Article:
How To Get Paint Out of Carpet

How To Get Paint Out of Carpet

The carpets in an average home have seen it all, spills and stains, mud, and juice. With a little bit of elbow grease, most stains are easily removed, and the carpet is as good as new. 

Spilled paint is often another story. Hiring expert carpet cleaners are always a good idea.

Despite the drop cloths and extra caution, accidents happen and the carefully chosen, new color for the walls can end up on the carpet.

It’s not necessarily the disaster it seems. Before calling it a loss and shopping for new carpet, try these tips to get paint out of the carpet. 


Don’t Panic

An ounce of prevention isn’t always enough when it comes to DIY projects. There’s still a good chance the paint can be removed from the carpet. 

Typically it will be easier to get out when it’s still wet. It is also important to consider the size of the spill and how much paint was spilled. Removing paint from a dropped brush is considerably easier than doing so because of a spilled bucket. 

Begin by gathering supplies. Paper towels, old rags, dish soap, and warm water will usually do the trick. 

Blot, Don’t Wipe

Before the stain can be removed all of the excess paint must first be cleaned up. If the spill is noticed quickly, begin with a lot of paper towels to absorb excess paint. Place paper towels on the spill and gently press down.

Though it’s tempting to scrub, don’t. Scrubbing the paint will press it into the fibers of the carpet, creating a stain that is more difficult to remove. 

Use the paper towels to gently blot the paint up. Don’t be surprised if it takes a significant amount of paper towels. Continue to blot until all of the excess paint is gone, leaving only the stain. 

Removing The Stain

With most of the paint gone, the focus can be on the carpet stain. Begin with mild dish soap and a bowl of warm water, and a clean rag.

Dip just the corner of the rag into a bowl with warm water and dish soap. Use the corner to continue to blot the stain. 

It is best to start at the outside of the stain and gradually work to the middle. Use paper towels to absorb any excess water that occurs. Continue this process until the stain is gone. 

What If It Doesn’t Work?

Generally, warm water, dish soap, and rags will remove most latex or water-based paint. If after continuous blotting, the stain is still there, consider other methods.

There are a variety of commercial carpet stain removers available that may get the stain out. When selecting a stain remover, pay careful attention to the instructions and recommendations, also consider the type of carpet and manufacturer’s recommendations for stain removal.

Acrylic Paint

Acrylic paint may be more difficult to remove than water-based or latex paint, but it can be done. In addition to warm water and rags, acetone and detergent may also be needed.

Like other types of pain, begin by cleaning up as much of the paint as possible. Using a small amount of detergent, blot, don’t scrub at the stain. Using a different rag, do the same with acetone until the paint is gone.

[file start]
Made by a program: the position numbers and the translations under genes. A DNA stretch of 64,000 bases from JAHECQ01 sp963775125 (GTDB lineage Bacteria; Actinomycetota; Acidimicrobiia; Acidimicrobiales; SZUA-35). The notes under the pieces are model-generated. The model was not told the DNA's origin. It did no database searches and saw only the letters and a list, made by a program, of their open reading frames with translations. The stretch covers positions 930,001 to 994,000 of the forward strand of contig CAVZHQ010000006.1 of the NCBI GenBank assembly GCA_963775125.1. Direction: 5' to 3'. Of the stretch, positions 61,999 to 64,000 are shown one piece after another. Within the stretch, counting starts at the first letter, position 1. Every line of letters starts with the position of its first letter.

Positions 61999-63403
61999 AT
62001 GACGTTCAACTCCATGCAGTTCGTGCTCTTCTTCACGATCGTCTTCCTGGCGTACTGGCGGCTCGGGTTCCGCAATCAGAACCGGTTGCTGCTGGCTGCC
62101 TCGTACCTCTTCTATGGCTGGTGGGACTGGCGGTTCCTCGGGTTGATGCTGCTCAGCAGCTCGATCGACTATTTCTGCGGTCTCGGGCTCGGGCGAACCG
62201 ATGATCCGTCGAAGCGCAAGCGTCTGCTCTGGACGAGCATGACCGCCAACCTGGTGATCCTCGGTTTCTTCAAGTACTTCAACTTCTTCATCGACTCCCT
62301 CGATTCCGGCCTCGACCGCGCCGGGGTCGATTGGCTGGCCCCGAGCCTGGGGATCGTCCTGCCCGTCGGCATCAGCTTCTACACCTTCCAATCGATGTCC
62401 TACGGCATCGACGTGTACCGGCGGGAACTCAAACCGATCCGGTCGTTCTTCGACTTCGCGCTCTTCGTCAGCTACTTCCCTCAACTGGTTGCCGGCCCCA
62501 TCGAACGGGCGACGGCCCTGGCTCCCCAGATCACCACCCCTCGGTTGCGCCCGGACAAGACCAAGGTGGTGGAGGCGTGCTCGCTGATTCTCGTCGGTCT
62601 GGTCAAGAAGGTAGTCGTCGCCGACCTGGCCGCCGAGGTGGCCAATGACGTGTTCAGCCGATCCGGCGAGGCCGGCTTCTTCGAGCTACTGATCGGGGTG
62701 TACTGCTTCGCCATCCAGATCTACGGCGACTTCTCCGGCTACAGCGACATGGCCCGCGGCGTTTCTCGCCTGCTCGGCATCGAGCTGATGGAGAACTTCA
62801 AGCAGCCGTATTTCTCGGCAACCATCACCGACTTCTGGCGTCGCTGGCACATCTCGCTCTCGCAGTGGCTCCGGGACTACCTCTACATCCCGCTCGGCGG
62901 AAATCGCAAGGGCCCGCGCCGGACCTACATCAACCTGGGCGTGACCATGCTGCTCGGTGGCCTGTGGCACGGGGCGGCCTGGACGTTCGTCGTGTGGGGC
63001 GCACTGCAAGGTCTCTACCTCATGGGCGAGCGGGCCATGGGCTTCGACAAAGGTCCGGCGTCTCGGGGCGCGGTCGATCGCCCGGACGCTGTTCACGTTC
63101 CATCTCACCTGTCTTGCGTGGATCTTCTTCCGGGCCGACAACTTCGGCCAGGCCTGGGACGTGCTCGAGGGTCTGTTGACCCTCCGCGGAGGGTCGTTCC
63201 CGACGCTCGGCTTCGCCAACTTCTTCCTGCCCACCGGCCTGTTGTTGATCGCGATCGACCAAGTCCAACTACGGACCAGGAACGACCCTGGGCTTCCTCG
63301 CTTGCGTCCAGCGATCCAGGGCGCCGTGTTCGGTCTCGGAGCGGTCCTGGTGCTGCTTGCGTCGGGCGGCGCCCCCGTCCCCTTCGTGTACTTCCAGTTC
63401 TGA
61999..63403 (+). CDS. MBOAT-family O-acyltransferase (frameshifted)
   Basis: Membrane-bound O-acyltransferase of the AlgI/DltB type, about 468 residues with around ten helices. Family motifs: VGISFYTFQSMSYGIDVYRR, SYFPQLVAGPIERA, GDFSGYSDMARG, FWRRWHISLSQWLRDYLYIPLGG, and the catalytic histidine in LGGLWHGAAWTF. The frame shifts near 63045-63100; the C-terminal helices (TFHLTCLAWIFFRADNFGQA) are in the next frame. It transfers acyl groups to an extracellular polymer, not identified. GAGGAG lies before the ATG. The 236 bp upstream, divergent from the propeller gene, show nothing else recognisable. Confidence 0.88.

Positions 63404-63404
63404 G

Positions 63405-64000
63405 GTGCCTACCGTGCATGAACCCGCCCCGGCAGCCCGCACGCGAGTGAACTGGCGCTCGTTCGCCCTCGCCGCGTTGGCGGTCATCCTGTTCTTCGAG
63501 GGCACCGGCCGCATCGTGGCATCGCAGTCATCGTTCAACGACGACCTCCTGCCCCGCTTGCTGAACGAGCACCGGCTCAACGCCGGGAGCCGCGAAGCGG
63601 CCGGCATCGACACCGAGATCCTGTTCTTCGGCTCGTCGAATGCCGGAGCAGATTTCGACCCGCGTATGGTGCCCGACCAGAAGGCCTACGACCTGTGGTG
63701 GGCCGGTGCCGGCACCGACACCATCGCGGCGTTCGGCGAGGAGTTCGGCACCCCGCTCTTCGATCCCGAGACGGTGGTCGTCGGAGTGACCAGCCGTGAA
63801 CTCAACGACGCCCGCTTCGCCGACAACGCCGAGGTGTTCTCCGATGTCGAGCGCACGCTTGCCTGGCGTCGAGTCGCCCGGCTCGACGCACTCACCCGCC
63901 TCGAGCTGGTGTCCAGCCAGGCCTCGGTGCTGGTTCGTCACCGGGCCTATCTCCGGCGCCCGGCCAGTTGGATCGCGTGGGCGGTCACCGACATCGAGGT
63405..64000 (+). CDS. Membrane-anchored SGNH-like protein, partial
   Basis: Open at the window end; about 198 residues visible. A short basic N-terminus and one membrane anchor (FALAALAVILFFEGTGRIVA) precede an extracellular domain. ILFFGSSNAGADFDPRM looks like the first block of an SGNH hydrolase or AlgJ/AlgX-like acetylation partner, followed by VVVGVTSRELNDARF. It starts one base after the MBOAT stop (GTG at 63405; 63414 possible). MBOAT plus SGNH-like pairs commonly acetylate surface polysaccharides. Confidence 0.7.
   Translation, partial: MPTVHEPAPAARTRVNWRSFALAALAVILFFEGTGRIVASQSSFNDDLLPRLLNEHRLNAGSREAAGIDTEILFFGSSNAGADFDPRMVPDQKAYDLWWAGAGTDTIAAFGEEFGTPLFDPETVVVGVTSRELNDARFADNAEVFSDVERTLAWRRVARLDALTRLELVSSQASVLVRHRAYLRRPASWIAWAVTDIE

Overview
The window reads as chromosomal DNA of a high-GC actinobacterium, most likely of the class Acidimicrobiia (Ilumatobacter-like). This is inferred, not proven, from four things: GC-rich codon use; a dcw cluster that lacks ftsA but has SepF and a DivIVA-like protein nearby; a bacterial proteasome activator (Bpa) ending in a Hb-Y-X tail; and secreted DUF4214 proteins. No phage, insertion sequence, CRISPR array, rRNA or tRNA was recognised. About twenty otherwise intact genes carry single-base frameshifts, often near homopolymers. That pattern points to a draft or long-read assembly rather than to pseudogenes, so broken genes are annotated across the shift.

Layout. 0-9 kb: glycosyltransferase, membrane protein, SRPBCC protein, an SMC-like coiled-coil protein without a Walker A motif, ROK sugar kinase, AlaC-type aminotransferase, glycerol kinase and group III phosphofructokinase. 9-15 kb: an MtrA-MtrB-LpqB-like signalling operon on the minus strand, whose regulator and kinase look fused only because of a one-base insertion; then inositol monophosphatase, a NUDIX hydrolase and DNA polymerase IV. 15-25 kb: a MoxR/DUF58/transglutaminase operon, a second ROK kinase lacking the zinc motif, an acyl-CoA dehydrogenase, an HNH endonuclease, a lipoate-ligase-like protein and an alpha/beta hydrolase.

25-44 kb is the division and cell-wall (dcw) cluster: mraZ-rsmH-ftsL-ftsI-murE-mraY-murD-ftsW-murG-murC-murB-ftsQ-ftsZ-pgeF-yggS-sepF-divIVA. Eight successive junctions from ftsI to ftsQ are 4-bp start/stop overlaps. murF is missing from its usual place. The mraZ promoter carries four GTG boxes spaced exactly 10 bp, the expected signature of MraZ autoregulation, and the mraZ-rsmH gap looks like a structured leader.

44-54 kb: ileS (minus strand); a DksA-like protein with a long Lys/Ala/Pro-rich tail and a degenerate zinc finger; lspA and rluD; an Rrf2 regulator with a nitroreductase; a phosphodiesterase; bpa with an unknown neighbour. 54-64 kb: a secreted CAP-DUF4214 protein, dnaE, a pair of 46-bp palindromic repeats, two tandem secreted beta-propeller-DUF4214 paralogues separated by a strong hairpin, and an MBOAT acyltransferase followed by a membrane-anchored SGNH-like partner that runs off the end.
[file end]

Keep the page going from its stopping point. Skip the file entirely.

It may be helpful to test a small spot on the carpet to ensure that the detergent and acetone don’t stain the carpet further. 

Dried Paint

Catching a spill immediately increases the likelihood that the paint will clean up easily. However, sometimes, the paint has dried before it is noticed.

This isn’t necessarily a lost cause. Though much harder, the paint may still be removed and the carpet still salvageable. 

Cleaning dried paint will require many of the same supplies as a fresh spill, water, dish soap, rags, and paper towels, with the addition of a knife. 

The knife should be sharp enough to cut through dried paint but not so sharp that it will cause damage to the fibers of the carpet. 

Begin by using the knife to scrape away bits of dried paint, leaving only the stain.  The next step is to soften the paint. 

This can be done by using a solution of hot water and a small amount of dish soap poured onto the stain. Let the water soak for several minutes, moistening the paint.

When the paint is softened, continue to use the knife to scrape off the paint, blotting with a damp rag or paper towel when necessary. 

If the soapy water was unsuccessful in softening the paint, consider using steam. A handheld steamer is the best option, in a pinch placing a rag between the carpet and iron set on “steam” will do. Once the paint is softened, continue with scraping and blotting until the entire stain is removed.

Call A Professional

Spilled paint can put a damper on any DYI project. Precautions such as a drop cloth can go a long way to preventing a stained carpet.

Getting paint, fresh or dried, out of a carpet isn’t impossible with the proper supplies and a little bit of elbow grease.

Of course, the best efforts aren’t always successful. If soaking and blotting and scraping aren’t successful, there are other options. 

Calling in a professional to clean the carpet and remove stains can be an efficient way to clean up paint stills, and a much more affordable option than replacing carpet. 

For best results, a professional should be called in as soon as possible after the paint has spilled. 



Accidents happen, especially with DIY projects. Spilled paint doesn’t’ have to mean replacing the carpet.

Like most projects, prevention is key. Make sure to use drop cloths, and keep paint cans closed tightly when not in use. 

In the event of a spill, simple supplies, time, and elbow grease are all that is needed to remove most stains efficiently.  In more difficult cases, a little bit of steam or commercial cleaner solution may be needed.

When all else fails, calling in a professional to clean the carpets, can remove the stain, saving money in the process. 

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